Making music from numbers: lessons in Break Through Tech’s CS 100 summer course

composing music on a computer

In the introductory CS 100 course that is being offered tuition-free as part of Break Through Tech Chicago, students have begun to discover computer science in an assortment of ways: via text-based programming, Python, image processing, plotting data and, most recently, EarSketch, a program that teaches coding through music.

Andrew Davis, a computer science professor at Wellesley College and classically trained composer, was a guest at “tea time,” the course’s recurring time slot for conversation with guest experts. He shared how computer science is a big part of the music industry. Increasingly, musicians and artists want to be well versed in music software. That software is designed and created by a legion of computer engineers and computer programmers. Davis demonstrated SuperCollider, a free program he uses, which comes with basic predefined instruments and is also a programming language, allowing artists to build their own virtual instruments to produce music. In his view, a computer is just another musical instrument.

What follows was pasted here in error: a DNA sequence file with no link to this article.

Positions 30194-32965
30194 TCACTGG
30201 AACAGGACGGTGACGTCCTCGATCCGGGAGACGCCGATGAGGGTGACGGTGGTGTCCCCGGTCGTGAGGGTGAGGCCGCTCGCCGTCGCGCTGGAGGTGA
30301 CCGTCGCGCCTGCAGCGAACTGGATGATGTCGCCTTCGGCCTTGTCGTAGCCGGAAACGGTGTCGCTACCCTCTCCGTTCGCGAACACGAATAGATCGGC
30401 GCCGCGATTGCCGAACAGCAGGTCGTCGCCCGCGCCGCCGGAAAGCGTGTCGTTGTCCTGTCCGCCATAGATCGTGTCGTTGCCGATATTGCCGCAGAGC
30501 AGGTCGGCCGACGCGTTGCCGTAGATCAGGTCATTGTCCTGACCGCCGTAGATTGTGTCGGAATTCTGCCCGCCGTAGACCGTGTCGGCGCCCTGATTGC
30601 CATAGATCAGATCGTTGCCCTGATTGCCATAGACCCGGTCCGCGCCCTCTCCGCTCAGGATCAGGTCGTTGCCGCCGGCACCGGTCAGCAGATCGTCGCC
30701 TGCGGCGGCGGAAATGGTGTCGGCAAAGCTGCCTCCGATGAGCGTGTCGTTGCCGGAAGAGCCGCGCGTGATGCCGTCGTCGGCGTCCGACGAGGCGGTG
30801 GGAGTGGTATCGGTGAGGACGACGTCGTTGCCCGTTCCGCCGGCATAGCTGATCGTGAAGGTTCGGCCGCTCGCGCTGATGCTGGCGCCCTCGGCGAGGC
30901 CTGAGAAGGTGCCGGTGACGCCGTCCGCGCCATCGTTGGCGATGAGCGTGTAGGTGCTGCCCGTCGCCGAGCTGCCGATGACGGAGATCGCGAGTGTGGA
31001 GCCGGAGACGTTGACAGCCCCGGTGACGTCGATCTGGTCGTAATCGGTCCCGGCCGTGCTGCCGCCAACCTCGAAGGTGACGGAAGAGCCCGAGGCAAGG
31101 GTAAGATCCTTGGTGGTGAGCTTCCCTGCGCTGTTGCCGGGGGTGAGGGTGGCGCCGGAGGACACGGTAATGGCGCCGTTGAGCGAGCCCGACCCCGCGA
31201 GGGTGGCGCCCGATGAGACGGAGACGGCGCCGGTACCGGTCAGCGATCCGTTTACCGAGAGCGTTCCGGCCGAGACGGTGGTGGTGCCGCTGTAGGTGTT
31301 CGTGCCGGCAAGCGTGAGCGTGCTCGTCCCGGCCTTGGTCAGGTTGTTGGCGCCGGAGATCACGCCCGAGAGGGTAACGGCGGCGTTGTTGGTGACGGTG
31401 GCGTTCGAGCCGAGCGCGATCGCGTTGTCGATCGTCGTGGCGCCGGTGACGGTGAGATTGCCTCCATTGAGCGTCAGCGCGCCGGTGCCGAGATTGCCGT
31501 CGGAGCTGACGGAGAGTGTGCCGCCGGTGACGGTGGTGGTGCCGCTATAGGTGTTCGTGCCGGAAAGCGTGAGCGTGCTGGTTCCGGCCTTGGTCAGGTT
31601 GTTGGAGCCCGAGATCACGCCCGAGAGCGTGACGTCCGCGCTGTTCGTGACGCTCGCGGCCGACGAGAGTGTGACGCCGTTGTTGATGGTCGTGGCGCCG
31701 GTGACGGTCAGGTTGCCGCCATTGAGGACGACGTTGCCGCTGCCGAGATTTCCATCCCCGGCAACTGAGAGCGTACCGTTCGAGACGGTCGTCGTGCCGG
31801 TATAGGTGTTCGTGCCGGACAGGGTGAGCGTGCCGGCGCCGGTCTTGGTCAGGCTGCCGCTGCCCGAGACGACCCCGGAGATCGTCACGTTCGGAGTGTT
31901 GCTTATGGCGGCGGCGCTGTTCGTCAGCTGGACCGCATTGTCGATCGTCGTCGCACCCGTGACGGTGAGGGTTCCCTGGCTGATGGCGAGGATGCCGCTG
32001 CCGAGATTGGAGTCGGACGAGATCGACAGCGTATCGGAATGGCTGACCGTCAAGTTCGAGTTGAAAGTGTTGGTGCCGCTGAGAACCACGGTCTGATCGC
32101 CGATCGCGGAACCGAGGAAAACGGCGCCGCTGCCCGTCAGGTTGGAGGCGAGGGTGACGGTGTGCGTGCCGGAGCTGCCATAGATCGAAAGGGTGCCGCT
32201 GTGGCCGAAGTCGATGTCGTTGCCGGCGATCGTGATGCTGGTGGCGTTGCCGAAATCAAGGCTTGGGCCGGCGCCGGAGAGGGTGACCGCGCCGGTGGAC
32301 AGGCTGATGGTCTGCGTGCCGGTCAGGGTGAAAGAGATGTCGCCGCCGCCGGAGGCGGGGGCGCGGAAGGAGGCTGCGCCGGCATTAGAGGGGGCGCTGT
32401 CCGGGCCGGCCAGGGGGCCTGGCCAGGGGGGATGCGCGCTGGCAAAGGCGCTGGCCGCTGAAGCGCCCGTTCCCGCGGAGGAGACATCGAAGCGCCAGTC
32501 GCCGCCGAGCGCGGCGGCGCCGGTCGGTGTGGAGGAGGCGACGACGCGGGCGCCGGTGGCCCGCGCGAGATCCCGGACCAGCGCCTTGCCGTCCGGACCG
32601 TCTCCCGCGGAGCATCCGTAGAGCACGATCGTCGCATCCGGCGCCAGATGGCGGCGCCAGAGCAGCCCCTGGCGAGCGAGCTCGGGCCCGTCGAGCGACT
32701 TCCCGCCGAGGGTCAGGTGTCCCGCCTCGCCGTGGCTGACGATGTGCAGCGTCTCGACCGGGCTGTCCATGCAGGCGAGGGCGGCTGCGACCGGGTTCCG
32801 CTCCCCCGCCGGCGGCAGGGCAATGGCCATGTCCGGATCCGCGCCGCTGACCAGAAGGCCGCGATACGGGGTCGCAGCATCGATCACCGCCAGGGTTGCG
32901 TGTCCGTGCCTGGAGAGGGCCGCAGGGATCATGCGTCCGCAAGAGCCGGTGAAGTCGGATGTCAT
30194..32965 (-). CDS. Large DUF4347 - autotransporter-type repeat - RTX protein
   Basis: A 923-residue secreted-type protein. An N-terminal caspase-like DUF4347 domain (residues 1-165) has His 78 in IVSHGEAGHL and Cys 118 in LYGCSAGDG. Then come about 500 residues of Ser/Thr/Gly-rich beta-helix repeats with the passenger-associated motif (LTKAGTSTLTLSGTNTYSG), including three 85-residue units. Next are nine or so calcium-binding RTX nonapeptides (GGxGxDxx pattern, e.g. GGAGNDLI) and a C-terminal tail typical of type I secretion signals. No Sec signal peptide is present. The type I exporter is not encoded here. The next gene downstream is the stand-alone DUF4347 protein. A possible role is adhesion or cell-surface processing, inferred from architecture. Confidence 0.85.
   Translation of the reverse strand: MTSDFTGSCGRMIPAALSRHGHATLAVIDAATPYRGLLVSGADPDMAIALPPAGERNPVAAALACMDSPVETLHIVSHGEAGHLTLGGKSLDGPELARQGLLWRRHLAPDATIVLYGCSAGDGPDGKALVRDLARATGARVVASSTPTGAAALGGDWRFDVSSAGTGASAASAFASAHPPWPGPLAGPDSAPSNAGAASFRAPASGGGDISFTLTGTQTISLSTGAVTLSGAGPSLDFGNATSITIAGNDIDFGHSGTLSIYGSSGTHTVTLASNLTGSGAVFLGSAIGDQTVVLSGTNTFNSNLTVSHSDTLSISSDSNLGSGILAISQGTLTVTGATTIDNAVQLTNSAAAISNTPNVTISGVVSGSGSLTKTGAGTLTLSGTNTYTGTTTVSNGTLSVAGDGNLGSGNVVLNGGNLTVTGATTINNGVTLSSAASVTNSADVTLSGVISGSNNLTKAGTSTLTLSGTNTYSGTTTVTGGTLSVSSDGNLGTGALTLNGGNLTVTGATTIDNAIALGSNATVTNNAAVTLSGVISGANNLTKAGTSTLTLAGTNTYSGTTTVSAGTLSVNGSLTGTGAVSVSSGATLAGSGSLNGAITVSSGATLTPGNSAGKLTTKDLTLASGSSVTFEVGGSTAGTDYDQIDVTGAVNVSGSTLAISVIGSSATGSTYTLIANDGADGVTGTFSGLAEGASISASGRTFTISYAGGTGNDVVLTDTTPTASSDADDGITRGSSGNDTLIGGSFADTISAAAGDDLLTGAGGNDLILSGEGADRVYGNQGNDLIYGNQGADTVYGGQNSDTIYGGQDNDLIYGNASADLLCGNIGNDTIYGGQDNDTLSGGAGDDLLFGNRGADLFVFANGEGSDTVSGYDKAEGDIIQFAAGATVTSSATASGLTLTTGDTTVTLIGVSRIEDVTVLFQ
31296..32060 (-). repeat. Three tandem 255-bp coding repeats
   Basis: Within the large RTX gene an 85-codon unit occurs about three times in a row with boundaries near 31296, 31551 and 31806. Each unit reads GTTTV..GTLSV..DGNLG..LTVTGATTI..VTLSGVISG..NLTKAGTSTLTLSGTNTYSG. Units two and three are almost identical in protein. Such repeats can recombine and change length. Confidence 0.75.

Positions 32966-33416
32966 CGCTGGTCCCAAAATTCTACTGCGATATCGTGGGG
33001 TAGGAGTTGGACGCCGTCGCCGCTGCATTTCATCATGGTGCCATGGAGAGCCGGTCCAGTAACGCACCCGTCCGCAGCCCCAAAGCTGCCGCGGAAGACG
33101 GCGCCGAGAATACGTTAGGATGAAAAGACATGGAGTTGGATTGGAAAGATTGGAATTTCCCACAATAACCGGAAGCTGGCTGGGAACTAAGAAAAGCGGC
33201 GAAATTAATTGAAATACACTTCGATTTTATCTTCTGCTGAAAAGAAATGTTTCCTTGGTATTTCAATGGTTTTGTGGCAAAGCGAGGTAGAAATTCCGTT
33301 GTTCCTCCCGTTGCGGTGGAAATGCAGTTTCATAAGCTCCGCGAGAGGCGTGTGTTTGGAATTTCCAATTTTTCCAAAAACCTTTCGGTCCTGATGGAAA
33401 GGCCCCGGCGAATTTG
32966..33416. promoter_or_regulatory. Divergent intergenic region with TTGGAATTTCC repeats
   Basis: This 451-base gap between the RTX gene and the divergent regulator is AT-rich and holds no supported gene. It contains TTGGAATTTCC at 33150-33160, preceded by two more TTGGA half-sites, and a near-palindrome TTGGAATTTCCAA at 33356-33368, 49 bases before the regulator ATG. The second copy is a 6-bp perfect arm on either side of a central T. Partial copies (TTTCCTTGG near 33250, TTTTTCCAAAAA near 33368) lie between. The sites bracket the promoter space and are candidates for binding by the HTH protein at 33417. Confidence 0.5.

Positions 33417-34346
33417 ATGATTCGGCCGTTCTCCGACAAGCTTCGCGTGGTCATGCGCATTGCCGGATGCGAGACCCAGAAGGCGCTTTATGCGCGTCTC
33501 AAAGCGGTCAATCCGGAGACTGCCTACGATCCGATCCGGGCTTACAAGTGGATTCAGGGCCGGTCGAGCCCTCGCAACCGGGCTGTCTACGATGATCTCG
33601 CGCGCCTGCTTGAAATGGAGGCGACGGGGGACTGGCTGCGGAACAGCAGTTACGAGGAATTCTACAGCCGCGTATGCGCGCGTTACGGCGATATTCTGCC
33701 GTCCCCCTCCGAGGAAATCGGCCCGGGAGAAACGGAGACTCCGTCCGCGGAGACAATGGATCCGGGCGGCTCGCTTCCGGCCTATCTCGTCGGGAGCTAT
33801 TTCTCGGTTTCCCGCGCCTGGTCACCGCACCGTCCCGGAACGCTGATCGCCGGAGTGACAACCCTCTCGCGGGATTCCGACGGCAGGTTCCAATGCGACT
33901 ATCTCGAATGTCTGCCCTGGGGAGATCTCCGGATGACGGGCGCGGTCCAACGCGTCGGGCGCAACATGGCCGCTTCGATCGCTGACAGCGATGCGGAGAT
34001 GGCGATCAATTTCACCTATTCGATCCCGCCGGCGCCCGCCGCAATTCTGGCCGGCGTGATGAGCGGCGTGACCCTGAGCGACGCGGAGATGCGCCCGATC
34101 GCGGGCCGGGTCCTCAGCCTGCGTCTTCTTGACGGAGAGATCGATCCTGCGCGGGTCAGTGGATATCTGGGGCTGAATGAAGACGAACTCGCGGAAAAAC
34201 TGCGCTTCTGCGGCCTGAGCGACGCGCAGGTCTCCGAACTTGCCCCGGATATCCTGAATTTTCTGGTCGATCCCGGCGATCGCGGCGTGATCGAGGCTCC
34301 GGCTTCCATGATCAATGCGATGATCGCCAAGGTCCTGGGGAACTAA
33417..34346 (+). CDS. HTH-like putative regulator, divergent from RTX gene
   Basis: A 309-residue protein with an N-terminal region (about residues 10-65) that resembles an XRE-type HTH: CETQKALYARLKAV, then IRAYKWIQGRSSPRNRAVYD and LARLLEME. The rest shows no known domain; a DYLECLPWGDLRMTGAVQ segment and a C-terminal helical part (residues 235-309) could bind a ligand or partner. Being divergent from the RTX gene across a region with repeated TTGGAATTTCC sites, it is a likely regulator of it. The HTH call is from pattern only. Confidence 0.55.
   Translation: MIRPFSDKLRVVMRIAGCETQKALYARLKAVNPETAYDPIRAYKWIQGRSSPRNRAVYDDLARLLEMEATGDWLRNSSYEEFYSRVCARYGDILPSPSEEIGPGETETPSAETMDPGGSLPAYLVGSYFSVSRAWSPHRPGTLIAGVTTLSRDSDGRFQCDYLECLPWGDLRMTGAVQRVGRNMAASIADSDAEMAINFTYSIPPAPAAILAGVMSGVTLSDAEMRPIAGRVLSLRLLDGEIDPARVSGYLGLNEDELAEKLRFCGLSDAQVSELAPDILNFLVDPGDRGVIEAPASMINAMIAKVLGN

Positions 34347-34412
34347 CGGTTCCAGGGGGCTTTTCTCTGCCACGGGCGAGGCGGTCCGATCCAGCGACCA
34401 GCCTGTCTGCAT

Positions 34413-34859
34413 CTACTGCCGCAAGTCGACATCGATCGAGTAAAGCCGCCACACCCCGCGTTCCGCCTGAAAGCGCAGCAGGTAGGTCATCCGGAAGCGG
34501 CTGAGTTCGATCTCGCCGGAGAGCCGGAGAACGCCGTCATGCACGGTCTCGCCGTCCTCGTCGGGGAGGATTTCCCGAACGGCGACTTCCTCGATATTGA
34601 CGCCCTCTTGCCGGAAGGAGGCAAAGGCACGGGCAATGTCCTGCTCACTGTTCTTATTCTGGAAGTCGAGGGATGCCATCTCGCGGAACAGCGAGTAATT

“At the end of the day, audio is just a set of numbers, and we can manipulate numbers,” Davis explained. “On your computer, music is just a set of numbers.”